Neurodevelopmental outcomes of preterm infants resuscitated with different oxygen concentration at birth

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Abstract

OBJECTIVE:

To compare the neurodevelopmental outcomes at 18 to 21 months corrected age (CA) of infants born at < 29 weeks that received room air, an intermediate oxygen concentration or 100% oxygen at the initiation of resuscitation.

STUDY DESIGN:

In this retrospective cohort study, we compared neonatal and neurodevelopmental outcomes at 18 to 21 months CA among inborn infants born before 29 weeks' gestation that received room air, intermediate oxygen concentration or 100% oxygen at the initiation of resuscitation.

RESULTS:

Of 1509 infants, 445 received room air, 483 received intermediate oxygen concentrations and 581 received 100% oxygen. Compared to infants that received room air, the primary outcome of death or neurodevelopmental impairment (NDI) was not different in intermediate oxygen (adjusted odds ratio (aOR) 1.01; 95% confidence interval (CI) 0.77, 1.34) or 100% oxygen (aOR 1.03; 95% CI 0.78, 1.35). Compared to room air, there was no difference in odds of death or severe NDI in intermediate oxygen (aOR 1.14; 95% CI 0.82, 1.58) or 100% oxygen group (aOR 1.22; 95% CI 0.90, 1.67). The odds of severe NDI among survivors were significantly higher in infants that received 100% oxygen as compared to room air (aOR 1.57, 95% CI 1.05, 2.35).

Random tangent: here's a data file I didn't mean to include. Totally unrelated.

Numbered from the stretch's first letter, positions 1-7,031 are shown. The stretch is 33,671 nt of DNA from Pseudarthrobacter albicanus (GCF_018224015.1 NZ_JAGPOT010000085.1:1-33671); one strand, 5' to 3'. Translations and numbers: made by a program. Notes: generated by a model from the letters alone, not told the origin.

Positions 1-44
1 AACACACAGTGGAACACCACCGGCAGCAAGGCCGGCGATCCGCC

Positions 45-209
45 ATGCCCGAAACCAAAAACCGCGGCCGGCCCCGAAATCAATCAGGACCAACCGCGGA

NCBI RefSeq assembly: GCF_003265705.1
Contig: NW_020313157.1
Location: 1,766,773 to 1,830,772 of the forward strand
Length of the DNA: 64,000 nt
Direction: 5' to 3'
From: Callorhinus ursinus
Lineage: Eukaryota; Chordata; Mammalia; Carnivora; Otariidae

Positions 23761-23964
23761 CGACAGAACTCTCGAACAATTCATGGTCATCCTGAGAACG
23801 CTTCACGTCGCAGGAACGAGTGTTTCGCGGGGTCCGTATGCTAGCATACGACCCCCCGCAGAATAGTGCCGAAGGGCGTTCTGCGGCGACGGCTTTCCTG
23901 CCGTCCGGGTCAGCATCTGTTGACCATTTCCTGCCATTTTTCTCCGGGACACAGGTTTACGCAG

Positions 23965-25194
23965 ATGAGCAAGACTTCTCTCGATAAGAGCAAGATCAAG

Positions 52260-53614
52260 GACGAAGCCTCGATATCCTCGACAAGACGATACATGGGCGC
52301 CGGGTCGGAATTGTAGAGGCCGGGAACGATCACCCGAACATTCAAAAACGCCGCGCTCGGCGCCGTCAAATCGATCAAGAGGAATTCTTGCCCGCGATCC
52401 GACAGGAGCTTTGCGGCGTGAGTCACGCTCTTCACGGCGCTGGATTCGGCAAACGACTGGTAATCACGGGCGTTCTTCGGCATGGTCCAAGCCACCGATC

CONCLUSIONS:

We observed no significant difference in the primary composite outcomes of death or NDI and death or severe NDI at 18 to 21 months CA between infants that received room air, intermediate oxygen concentration or 100% oxygen at the initiation of resuscitation. However, use of 100% oxygen was associated with increased odds of severe NDI among survivors as compared to room air.

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